India, China Begin Military Level Talks To Discuss Disengagement In Depsang Plains At LAC
The talks between military representatives of India and China to discuss disengagement in the Depsang plains north of Galwan area started on Saturday (8 August) morning near the Line of Actual Control, sources said.
The sources said that the Major General-level talks between Indian and Chinese armies is taking place at Daulat Beg Oldie for the de-escalation of troops and material in the Depsang plains.
General Officer Commanding of 3 Mountain Division, Major General Abhijit Bapat, is leading the talks from the Indian side.
The main agenda of the meeting is to address the situation in the Depsang plains that has seen big mobilisation of around 15,000 Chinese troops opposite Depsang.
The Depsang plains is a table-top plateau to the north of Galwan and remains a major hotspot due to its strategic location since it provides access to the logistical hub and airstrip at Daulat Beg Oldie and the critical Karakoram Pass in the north.
The meeting will seek to work out a system of pulling back troops and de-escalation from the 900 sq km plains situated at an altitude of 16,000 feet.
The Indian Army holds a majority of the Depsang plains area while the People's Liberation Army holds its eastern edge. Chinese troops are concentrating on an area called 'Bottleneck', 25 km from the strategic airfield at Daulat Beg Oldie.
The troops on either side are denying patrolling rights to each other in the "grey zone" areas, where the perception of the Line of Actual Control varies by several kilometres.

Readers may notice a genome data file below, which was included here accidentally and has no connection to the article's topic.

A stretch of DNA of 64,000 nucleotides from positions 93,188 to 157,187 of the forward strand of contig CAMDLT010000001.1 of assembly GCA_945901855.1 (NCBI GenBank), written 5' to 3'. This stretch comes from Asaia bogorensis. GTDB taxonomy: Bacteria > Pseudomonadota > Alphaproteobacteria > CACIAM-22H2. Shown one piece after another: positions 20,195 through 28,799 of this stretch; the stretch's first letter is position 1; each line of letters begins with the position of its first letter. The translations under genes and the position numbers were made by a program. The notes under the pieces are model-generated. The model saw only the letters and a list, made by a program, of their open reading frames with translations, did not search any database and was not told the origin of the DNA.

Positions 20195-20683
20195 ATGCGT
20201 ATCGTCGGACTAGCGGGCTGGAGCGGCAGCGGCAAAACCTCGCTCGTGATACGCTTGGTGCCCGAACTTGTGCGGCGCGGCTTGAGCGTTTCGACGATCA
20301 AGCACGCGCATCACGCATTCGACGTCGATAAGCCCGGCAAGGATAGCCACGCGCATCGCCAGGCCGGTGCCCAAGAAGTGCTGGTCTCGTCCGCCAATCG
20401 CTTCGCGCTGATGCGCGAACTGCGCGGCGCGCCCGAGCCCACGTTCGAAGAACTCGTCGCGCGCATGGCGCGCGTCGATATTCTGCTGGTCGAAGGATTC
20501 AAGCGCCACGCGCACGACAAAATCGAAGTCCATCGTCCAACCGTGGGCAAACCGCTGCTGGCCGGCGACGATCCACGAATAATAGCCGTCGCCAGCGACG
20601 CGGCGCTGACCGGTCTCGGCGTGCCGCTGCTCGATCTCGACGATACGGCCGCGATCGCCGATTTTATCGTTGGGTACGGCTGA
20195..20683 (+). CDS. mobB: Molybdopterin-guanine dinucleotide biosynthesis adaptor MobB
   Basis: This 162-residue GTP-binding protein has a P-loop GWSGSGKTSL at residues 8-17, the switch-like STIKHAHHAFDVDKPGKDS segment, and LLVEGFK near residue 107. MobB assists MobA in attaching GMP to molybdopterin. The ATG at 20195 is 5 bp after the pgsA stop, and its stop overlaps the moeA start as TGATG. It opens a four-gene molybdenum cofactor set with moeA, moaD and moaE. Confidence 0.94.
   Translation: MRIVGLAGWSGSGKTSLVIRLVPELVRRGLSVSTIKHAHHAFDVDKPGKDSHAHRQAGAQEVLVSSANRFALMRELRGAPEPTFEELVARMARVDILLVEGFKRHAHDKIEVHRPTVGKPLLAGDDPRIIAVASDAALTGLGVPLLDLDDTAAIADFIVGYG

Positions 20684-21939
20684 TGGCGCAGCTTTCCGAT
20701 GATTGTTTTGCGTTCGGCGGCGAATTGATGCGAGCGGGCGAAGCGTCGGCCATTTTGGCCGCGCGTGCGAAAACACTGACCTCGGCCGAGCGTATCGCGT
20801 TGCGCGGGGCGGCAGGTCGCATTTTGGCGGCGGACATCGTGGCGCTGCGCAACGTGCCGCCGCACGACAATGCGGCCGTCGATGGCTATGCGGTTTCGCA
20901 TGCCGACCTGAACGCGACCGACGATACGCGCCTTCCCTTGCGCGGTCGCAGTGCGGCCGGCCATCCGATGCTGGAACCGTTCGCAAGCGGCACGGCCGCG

Saturday's meeting is the outcome of the Lieutenant General-level meetings, five of which have been conducted since June 6.
Depsang plains has seen two major stand-offs in 2013 and 2014, besides dozens of face-offs annually when the troops of the two countries come close while patrolling.
In the meantime, the Indian government has witnessed that China's commitment to disengagement at the Pangong Tso lake remains "unsatisfactory". India has directed its armed forces to prepare for a long haul.
(This story has been published from a wire agency feed without modifications to the text. Only the headline has been changed.)
As you are no doubt aware, Swarajya is, all in all, a reader-subscription-backed business model and in order to make sure we build a media platform with only the best interests of India at heart, we need your backing.
And in challenging times like this, we need your support now more than ever—to continue bringing you stories that are often shrugged off.
For us to invest in quality reporting and continue bringing you the right stories, it takes a lot of time and money.
Partner with us, be a patron or a subscriber. We need your support, throughout.